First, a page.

You said Adam got the ball rolling, but when someone’s playing the game of The Game, what’s something that you personally added to the game?

I think a couple of my favorite things are the Neg cards, where, like, whoever has the worst driver’s license picture or the most wrinkled shirt loses points. [Laughs.] It’s, like, I thought, what’s fun is people laughing at themselves and their own foibles in a non-malicious way, where you’re teasing someone like they’re friends might tease them. Another favorite is the Secret cards, which are basically…it’s a secret social mission to pull off over the course of the game. For example, if you make up something conversationally and someone else in the group believes it’s true, you get two points. So all through the game there are these two layers: the game itself, and the social mission. And it’s a fun layer. It’s a fun form of manipulation, because you’re, like, “How can I get everyone to believe this and get my points?” The social dynamics part is something that, as far as I know, hasn’t been seen in a game yet. There are games with fun challenges, tests, points giving and taking, but where you’re actually trying to execute a social mission within the group…? That’s where it becomes unique.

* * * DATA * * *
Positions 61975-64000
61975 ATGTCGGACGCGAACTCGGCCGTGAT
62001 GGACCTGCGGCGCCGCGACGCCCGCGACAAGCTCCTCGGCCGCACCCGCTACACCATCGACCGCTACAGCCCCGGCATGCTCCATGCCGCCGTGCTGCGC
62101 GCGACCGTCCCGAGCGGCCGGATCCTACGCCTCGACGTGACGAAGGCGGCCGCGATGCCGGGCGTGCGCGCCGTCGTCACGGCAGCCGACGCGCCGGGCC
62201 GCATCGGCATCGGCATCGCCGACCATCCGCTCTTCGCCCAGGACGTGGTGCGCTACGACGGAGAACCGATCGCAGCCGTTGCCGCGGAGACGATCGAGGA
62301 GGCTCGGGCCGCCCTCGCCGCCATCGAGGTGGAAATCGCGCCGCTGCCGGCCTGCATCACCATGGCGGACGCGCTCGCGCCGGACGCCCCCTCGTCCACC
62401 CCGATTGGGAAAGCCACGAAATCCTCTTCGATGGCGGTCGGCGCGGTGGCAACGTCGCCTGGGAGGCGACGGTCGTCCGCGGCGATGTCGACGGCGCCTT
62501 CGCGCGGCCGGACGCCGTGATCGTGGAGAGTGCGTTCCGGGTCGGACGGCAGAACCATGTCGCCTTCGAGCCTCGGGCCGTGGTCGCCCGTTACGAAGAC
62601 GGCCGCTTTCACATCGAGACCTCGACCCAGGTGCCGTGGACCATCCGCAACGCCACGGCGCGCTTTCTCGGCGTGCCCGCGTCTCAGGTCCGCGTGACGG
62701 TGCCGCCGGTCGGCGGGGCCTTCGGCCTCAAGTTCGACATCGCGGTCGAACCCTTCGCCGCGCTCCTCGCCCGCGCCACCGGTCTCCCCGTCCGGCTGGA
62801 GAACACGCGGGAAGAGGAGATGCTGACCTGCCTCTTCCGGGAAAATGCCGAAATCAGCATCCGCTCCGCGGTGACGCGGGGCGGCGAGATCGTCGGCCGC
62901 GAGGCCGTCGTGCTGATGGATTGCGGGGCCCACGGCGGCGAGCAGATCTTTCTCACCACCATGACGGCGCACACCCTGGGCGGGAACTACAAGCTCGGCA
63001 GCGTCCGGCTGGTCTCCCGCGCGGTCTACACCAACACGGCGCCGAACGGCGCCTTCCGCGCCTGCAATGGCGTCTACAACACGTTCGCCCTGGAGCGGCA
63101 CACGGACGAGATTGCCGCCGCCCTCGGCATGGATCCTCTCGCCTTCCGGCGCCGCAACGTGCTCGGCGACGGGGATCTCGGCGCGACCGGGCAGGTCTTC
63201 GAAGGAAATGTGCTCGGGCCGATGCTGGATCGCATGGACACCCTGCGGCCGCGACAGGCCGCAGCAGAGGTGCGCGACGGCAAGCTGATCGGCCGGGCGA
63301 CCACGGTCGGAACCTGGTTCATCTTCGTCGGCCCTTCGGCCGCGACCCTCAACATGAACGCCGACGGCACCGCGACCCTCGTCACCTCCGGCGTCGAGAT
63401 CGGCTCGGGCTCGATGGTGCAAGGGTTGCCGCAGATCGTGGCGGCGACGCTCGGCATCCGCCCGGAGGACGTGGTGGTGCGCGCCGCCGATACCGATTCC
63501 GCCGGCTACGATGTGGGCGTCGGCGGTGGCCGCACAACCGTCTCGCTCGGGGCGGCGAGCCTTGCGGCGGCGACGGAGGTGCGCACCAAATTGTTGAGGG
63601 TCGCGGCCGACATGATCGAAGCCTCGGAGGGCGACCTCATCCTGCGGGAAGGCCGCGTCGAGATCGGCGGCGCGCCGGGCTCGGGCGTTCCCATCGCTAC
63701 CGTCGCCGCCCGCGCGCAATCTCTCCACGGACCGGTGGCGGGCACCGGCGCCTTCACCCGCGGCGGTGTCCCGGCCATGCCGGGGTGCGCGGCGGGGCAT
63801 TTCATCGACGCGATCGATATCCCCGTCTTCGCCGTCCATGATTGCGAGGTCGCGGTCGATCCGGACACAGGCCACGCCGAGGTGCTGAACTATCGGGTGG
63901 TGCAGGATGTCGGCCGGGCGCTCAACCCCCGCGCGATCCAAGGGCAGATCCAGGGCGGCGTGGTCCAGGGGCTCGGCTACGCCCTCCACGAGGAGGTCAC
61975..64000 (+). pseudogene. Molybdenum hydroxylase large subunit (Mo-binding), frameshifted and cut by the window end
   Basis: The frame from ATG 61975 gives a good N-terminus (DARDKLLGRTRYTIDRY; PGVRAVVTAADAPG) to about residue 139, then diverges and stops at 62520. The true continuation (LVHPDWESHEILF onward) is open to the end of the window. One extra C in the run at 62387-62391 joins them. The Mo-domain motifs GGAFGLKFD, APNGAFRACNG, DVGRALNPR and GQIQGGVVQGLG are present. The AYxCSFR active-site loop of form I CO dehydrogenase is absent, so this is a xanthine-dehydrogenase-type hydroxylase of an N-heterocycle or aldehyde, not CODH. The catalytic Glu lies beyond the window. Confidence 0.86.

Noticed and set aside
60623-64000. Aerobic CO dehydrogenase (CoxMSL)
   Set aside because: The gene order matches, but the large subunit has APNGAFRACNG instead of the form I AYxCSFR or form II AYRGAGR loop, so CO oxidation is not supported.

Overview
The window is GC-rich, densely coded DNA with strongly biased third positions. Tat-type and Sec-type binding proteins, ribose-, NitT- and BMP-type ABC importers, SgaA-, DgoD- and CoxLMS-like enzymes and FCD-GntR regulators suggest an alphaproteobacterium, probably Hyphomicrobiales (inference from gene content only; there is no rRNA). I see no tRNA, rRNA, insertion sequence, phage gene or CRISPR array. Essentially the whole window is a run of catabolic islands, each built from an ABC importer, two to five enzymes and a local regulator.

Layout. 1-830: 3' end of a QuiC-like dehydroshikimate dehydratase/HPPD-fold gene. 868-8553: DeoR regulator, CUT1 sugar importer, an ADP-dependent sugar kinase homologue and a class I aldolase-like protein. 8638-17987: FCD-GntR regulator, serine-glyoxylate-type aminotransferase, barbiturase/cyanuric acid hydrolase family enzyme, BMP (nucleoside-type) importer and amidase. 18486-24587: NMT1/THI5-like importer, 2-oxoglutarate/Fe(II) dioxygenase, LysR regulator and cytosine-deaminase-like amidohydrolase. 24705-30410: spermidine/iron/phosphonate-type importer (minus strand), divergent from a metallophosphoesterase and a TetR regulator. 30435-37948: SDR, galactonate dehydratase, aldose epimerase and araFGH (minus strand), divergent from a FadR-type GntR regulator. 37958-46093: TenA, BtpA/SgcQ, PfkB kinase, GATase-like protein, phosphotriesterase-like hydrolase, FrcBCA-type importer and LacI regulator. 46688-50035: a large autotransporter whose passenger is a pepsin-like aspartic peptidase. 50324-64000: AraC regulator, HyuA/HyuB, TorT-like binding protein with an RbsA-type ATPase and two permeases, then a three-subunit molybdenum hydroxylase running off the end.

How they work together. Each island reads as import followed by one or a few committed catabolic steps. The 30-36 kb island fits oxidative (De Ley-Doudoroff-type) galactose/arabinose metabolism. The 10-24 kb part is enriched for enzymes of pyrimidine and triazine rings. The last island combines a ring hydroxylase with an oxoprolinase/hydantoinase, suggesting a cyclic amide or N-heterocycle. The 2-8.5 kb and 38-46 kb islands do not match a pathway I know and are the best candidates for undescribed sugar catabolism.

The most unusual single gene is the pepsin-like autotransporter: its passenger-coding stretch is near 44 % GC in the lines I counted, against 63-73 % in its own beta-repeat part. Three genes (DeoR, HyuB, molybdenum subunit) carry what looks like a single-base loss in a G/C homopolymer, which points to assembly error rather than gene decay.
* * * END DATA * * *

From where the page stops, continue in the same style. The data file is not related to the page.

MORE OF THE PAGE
It definitely seems that you don’t have to be single or on the market, as it were, to enjoy the game.

Oh, definitely not. In fact, we had a dinner party a few nights ago, it was about 12 people, and I’d say about eight of them were couples in serious relationships. So, no, it doesn’t matter at all. Either it’s good to get to know someone or it’s just fun to play with friends. But, I mean, my girlfriend and I play it all the time. It’s fun to go to a party and bring your own game. By the way, you only do that at parties with really good friends who are proud of you and can appreciate that you have your own game, and not with casual acquaintances who are, like, “Why is this asshole bringing his game to our party?” [Laughs.]

Having brought up the fact that you have a girlfriend begs a question about the original book: how quickly did you admit to her that you were the guy behind The Game? Or did she know from the get-go?